NLRB Rejects Challenge to Joint Labor-Management Committee
Section 8(a)(2) of the National Labor Relations Act (the “NLRA” or the “Act”) makes it unlawful for an employer to dominate or support any labor organization. This provision was originally intended to outlaw “company unions” that were common when the NLRA was enacted in the 1930s. In recent years, however, Section 8(a)(2) has been used as a basis for challenging the legality of labor-management committees established by non-union employers for purposes such as recommending changes to the employer’s operation or improvements to the work environment. Such committees are widely viewed as an effective method for improving productivity and enhancing the quality of the employer’s operation and the employees’ work life. Unions, however, view such committees with suspicion, contending that they can effectively become company unions that are used to prevent organizing of employees by outside, independent labor organizations. In a number of cases, the National Labor Relations Board (the “NLRB” or the “Board”) has accepted these arguments and has ruled that employee-management committees violated Section 8(a)(2). In its most recent decision on this issue, however, the NLRB rejected a challenge to an employer’s system of labor-management committees and provided further guidance as to how an employer may establish such committees without running afoul of the NLRA. Crown Cork & Seal Co., Inc., 334 N.L.R.B. No. 92 (July 20, 2001).
The employer in Crown Cork delegated various aspects of the management of the plant to joint labor-management committees, called Socio-Tech committees. The Socio-Tech structure included seven committees, all comprised of employees and a few members of management, and each given its own parameters within which to operate. The four lower level committees, or Production Teams, had the authority to decide and act upon a variety of workplace issues, including production, quality control, and discipline. Each of the three upper level committees (the Organizational Review Board, Advancement Certification Board, and Safety Committee) was responsible for either monitoring plant policies, certifying employees for additional pay based on acquired skills, or safety. The decisions of these committees were subject to review by a management team, which in turn had its own decisions reviewed by the plant manager. The plant manager testified that he rarely, if ever, overruled a recommendation of an upper level committee and, in fact, that he often deferred to the judgment of a committee rather than the management team’s recommendation.
The NLRB dismissed an unfair labor practice charge alleging that this system violated Section 8(a)(2). The Board began its analysis by observing that in order for Section 8(a)(2) to be violated, the entity that the employer dominates or controls must be a “labor organization” within the meaning of the NLRA. Section 2(5) of the Act defines “labor organization” as an entity that “exists for the purpose, in whole or in part, of dealing with employers concerning grievances, labor disputes, wages, rates of pay, hours of employment, or conditions of work.” The Board concluded that the Socio-Tech committees did not constitute a labor organization because the committees did not “deal with” the employer. Under prior Board cases, joint labor-management committees “deal with” employers when they engage in a bilateral mechanism of making proposals to management, which management considers and either accepts or rejects. At Crown Cork, however, the Socio-Tech committees actually exercised managerial functions: in essence, the employer had delegated managerial authority to a descending levels of committees rather than the more traditional descending levels of managers. According to the Board, “There is no dealing if the organization’s purpose is limited to performing essentially a managerial function.”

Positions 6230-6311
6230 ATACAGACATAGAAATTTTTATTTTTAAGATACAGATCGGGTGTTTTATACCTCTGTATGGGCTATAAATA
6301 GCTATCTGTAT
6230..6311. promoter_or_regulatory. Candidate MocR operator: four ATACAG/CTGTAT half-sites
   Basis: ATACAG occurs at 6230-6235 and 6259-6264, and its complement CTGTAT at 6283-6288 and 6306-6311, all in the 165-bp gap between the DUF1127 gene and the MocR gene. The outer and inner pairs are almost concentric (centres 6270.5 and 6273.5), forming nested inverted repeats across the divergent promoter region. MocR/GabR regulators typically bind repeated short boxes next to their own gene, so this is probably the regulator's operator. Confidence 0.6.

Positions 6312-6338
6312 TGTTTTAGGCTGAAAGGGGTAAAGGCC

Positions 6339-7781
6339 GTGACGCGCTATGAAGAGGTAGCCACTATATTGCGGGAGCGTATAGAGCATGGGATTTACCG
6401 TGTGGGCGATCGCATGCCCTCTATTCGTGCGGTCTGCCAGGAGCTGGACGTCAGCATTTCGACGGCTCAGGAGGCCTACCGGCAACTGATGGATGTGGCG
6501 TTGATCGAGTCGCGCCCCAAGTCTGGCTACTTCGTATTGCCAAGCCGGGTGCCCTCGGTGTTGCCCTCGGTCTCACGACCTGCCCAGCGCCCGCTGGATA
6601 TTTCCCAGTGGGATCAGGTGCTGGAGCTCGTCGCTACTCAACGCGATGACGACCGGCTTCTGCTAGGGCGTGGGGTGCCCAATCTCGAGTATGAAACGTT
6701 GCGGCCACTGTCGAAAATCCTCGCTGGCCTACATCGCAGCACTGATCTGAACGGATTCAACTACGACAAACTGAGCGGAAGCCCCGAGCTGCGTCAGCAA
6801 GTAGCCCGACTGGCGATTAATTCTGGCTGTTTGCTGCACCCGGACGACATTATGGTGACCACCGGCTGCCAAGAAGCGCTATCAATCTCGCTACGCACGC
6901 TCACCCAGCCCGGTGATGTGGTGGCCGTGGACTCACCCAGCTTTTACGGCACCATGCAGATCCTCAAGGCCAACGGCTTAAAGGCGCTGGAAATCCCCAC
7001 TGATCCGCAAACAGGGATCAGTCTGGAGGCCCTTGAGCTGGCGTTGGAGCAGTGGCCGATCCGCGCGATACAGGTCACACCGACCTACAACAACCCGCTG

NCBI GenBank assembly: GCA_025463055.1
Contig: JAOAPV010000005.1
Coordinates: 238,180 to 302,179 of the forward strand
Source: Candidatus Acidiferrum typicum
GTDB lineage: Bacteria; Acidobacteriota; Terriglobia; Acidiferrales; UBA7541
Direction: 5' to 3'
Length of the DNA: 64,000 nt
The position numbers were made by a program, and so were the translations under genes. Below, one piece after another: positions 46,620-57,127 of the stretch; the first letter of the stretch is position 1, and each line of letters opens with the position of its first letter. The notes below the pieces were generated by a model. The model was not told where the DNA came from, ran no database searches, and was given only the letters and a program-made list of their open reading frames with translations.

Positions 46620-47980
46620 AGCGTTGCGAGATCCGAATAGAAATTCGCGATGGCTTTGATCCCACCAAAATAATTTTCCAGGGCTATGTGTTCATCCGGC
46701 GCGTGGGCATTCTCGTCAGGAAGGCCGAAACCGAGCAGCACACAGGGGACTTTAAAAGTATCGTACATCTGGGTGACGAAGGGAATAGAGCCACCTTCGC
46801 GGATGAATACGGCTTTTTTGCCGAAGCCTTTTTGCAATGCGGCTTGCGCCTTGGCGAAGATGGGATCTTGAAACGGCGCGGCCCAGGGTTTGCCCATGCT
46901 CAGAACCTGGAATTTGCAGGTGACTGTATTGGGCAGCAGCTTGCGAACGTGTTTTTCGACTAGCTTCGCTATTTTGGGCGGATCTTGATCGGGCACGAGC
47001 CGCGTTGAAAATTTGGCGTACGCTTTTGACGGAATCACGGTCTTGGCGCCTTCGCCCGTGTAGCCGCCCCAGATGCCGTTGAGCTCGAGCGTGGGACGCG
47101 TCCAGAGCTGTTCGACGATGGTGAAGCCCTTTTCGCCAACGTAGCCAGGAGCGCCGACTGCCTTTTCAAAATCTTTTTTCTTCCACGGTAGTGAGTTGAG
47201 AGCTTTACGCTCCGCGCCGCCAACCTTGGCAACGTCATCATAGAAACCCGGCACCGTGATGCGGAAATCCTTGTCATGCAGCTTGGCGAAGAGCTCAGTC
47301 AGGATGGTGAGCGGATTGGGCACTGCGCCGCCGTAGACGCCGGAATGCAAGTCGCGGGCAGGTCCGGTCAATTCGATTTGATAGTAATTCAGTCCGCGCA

The General Counsel of the NLRB, prosecuting the case, argued that because the Socio-Tech committees did not have final authority, “dealing with” must occur when the committee recommendations were passed onto the management team. The Board rejected this argument, stating that even in a traditional management structure, few managers have final authority and that passing on a proposal to a higher level of authority was common plant procedure, which cannot properly be characterized as “dealing with” under the Act.
The Crown Cork decision teaches that joint labor-management committees that are imbued with the authority to make managerial decisions do not “deal with” employers and therefore do not constitute labor organizations as defined in the Act. Employers can safely create such committees without running afoul of Section 8(a)(2) provided that the committees exercise managerial authority rather than acting merely as a forum for presenting employee proposals for management consideration.